Kanata is a signature work by Saulteaux artist Robert Houle (b.1947), marking an important investigation into the place of First Nations peoples in the French and English histories of Canada. It is essential to an understanding of historical accuracy in the context of colonialism. Houle echoes what his grandfather used to say concerning colonization: “Jiishin gegoo wiiseg maa akiing, Nishnaabe waabdaan” (“If history is going to happen, our people will witness it”).


Robert Houle, Kanata, 1992

Robert Houle, Kanata, 1992
Acrylic and Conté crayon on canvas, 228.7 x 732 cm, National Gallery of Canada, Ottawa

Houle appropriates a canonical image from a painting by Benjamin West (1738–1820), The Death of General Wolfe, 1770, which depicts the death of the valiant British hero of the Seven Years’ War (1756–63) in the battle that resulted in Britain’s success over France and her colonial subjects. Houle captured West’s painting digitally and, using sepia-coloured Conté crayon, copied the image, painting only the regalia of a lone Delaware warrior, in blue and red. The work’s geometric layout plays with the modernist formalism that so influences the artist.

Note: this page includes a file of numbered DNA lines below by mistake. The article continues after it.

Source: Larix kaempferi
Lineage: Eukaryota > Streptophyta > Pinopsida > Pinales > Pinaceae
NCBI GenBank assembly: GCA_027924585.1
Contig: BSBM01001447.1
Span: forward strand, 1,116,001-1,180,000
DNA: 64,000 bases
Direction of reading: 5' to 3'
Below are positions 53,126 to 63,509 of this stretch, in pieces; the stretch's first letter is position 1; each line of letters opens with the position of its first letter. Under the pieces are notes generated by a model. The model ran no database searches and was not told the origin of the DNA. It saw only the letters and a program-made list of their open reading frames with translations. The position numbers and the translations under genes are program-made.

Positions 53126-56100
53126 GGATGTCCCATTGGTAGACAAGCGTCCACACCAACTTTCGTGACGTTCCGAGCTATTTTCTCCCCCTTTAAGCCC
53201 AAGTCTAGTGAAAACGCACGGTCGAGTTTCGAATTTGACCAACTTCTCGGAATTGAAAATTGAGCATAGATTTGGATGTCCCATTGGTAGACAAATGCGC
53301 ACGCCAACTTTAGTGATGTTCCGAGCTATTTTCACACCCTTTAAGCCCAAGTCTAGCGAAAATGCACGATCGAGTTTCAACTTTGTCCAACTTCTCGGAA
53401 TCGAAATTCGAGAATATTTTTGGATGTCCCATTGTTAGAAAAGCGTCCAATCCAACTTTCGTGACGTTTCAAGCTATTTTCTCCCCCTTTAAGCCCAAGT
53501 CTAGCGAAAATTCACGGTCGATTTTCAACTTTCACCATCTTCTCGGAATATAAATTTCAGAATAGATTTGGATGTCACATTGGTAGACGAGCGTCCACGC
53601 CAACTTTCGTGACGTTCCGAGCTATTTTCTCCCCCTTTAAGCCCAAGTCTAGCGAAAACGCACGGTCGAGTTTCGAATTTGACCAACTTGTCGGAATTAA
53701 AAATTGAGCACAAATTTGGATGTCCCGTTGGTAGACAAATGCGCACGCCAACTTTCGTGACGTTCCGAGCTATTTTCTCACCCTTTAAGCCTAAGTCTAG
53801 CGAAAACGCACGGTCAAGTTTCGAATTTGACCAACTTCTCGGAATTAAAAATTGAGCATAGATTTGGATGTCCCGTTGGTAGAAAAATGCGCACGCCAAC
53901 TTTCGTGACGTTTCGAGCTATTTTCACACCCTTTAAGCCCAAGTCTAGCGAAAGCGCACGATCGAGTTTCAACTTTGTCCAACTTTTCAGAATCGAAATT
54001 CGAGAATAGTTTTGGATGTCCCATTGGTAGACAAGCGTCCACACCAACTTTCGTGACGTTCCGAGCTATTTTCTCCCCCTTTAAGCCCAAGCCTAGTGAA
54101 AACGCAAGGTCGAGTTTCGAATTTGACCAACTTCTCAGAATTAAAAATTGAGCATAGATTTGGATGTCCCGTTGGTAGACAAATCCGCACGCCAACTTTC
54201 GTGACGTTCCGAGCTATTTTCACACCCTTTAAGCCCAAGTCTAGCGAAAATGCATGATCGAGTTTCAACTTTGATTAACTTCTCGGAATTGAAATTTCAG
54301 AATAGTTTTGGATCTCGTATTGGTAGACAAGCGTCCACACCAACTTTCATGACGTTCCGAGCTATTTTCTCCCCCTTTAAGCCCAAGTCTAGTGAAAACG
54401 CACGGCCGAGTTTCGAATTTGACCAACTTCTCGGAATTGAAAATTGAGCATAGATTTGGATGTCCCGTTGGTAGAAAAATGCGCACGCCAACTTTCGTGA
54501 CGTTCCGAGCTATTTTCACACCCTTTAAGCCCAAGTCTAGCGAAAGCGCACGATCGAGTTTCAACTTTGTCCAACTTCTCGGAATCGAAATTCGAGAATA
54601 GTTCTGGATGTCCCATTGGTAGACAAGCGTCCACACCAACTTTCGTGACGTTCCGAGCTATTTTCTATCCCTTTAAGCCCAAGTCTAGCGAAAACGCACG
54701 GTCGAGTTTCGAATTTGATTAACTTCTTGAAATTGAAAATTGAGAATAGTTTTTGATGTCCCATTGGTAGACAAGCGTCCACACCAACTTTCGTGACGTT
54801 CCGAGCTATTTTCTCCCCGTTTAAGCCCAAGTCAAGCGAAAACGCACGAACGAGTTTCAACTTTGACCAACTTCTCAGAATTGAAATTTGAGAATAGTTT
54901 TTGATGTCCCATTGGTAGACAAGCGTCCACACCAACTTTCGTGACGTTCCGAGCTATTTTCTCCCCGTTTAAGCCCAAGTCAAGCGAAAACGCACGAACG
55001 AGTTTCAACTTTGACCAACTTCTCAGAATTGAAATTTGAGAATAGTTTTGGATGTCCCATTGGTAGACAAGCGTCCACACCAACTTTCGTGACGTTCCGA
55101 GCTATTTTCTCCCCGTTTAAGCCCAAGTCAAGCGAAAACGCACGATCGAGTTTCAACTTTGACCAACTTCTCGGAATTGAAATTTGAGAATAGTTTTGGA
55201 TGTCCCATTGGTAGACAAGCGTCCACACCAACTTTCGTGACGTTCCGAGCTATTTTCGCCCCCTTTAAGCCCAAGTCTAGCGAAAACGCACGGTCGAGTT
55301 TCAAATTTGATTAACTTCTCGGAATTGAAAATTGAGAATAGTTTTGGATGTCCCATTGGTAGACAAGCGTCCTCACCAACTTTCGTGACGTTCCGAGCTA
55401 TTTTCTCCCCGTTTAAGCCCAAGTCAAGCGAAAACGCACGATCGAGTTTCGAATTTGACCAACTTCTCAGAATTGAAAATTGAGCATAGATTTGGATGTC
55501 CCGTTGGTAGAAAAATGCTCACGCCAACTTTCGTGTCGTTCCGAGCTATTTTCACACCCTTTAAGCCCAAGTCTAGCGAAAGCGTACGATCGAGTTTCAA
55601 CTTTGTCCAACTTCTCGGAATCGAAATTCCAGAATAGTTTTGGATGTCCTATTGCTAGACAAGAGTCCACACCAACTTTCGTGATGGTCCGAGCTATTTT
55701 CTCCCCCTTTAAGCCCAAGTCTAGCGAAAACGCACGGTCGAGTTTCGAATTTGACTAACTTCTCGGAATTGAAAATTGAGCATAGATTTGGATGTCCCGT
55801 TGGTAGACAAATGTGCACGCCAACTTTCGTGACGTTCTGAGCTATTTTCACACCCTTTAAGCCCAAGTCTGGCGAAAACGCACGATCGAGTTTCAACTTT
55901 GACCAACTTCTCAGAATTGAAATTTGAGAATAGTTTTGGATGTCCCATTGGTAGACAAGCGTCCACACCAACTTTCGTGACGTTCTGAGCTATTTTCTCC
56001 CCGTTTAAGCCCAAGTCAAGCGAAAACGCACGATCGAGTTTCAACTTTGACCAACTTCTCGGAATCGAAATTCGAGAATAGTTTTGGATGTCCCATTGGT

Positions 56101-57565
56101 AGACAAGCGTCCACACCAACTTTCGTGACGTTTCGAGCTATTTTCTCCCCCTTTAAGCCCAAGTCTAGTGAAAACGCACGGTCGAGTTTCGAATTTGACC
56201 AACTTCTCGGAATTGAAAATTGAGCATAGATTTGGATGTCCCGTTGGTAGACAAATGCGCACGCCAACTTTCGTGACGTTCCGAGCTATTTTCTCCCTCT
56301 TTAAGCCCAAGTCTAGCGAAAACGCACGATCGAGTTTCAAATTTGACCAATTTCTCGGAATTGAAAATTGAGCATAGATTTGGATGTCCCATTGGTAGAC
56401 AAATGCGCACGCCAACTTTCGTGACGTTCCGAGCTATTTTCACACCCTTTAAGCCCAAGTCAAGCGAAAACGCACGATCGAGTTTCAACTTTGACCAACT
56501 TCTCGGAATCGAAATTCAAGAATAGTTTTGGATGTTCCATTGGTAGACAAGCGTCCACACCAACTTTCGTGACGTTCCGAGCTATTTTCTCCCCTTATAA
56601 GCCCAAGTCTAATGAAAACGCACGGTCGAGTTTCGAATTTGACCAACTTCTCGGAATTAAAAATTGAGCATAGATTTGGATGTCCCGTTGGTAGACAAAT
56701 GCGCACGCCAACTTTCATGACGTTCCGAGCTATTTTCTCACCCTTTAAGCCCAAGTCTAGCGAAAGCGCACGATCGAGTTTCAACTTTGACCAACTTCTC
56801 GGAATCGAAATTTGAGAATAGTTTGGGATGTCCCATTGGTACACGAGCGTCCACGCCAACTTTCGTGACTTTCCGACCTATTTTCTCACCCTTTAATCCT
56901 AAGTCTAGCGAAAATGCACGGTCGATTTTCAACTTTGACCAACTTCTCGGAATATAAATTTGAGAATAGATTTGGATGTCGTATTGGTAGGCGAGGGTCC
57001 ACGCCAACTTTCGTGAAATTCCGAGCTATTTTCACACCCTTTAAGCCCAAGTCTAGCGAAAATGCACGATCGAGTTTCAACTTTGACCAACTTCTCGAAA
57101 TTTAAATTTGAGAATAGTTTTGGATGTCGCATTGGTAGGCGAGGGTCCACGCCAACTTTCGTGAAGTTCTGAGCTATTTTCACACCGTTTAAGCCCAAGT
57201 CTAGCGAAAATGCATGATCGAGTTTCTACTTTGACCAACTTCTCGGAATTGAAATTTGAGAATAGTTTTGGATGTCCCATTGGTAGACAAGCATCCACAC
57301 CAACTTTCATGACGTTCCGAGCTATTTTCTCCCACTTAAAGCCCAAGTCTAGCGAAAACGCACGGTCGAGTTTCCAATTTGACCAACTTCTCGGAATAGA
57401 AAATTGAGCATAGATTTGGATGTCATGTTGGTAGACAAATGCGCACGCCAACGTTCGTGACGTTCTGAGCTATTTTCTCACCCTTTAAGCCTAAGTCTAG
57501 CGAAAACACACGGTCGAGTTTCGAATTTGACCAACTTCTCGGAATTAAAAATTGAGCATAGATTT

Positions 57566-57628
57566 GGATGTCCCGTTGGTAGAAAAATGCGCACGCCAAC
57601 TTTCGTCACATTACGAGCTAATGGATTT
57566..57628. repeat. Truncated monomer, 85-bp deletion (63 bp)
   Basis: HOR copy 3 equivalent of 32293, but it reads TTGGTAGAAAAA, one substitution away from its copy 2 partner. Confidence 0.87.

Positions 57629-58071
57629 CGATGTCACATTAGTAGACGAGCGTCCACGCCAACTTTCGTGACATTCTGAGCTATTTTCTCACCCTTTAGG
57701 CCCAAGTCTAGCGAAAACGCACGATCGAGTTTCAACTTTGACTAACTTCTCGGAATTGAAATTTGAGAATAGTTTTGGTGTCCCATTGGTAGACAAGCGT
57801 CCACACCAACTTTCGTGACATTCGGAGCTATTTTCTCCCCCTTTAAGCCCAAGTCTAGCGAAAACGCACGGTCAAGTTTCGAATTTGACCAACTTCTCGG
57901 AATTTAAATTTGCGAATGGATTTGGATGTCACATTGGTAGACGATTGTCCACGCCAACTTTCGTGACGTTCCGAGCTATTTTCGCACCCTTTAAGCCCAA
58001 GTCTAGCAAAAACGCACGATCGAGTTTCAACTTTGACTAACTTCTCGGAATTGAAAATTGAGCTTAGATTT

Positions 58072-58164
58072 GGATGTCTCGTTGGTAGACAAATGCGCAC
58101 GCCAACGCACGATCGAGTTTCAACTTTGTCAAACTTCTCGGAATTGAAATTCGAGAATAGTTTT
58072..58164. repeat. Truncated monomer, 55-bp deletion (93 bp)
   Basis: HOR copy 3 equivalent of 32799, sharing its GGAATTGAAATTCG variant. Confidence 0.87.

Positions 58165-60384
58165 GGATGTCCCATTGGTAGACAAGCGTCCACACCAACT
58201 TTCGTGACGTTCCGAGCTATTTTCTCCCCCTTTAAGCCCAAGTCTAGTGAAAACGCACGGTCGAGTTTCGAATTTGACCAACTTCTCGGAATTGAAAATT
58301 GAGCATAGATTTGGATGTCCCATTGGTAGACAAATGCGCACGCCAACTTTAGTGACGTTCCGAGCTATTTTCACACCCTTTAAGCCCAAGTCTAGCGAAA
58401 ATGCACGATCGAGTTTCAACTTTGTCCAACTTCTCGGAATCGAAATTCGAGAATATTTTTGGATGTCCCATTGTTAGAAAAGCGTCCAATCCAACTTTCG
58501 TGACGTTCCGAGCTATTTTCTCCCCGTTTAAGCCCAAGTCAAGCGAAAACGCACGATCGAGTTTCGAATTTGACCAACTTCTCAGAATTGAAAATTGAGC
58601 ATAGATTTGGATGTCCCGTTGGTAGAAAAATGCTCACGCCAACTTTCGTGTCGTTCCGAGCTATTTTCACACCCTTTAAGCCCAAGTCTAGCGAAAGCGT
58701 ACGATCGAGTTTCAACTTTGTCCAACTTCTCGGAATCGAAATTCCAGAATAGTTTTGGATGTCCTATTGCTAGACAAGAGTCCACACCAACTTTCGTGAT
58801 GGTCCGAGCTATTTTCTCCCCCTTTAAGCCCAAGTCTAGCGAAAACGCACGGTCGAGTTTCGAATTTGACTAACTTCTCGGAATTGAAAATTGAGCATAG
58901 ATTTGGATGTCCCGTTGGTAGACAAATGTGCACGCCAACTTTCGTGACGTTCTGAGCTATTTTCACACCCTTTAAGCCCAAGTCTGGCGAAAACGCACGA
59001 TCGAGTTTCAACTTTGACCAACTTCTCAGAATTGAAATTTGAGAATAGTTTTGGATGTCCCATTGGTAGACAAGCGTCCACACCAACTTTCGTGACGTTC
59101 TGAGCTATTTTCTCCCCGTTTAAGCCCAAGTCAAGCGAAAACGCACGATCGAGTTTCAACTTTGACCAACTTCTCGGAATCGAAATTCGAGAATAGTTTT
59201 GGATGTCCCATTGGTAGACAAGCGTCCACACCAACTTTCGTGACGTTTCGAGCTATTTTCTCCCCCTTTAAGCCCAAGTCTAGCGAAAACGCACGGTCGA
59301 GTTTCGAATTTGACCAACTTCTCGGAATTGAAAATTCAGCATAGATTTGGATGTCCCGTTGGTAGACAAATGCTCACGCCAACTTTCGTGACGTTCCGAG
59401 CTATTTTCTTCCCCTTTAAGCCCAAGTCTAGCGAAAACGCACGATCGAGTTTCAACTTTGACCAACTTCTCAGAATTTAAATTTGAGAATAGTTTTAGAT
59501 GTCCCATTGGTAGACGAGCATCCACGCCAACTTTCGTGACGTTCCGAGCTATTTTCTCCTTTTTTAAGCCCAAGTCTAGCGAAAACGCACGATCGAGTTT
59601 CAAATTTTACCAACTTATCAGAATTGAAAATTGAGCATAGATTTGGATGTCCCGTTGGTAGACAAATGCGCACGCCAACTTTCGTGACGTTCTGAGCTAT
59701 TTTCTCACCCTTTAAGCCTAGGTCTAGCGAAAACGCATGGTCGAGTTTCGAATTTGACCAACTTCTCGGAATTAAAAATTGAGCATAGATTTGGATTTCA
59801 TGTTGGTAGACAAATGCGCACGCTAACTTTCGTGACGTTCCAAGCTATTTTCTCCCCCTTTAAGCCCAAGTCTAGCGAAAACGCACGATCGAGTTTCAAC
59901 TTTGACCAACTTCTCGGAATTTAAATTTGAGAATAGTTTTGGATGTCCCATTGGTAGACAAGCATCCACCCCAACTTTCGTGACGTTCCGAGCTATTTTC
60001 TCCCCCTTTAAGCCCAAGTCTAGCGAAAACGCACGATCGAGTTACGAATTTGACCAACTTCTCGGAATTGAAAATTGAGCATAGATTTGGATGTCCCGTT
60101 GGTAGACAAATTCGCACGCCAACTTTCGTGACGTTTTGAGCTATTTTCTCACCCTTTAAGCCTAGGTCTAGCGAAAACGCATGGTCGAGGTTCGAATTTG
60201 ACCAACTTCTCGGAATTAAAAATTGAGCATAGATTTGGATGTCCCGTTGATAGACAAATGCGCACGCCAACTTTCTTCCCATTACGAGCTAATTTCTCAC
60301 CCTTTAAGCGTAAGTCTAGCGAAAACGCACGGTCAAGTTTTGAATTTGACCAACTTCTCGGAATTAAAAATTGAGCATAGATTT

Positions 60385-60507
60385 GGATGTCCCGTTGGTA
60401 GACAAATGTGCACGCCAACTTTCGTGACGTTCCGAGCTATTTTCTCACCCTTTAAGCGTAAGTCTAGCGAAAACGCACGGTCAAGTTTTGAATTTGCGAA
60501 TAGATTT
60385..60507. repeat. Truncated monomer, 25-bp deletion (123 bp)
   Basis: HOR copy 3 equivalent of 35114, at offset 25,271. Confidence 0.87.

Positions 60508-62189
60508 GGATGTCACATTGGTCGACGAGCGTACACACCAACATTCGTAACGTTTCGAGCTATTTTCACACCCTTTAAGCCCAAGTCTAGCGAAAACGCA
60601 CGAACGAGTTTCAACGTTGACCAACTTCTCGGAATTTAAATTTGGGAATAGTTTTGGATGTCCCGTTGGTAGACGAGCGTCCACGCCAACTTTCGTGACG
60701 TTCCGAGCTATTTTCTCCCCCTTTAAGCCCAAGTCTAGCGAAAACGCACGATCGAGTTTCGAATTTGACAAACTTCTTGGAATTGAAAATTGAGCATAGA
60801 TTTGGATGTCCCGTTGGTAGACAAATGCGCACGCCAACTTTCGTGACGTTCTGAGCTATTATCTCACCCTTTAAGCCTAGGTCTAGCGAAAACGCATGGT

Houle says of the image, “The Indian is in parentheses … surrounded by this gigantic red and this gigantic blue and is sandwiched in that environment, is surrounded. And that is reality because the English and the French are still the major players in the making of this history, history as it was.” He challenges the authority and ability of non-Indigenous artists to represent Indigenous experiences, forcing recognition of First Nations and addressing the historical inaccuracy of the idea that the founding nations of Canada are England and France.


This Spotlight is excerpted from Robert Houle: Life & Work by Shirley Madill.

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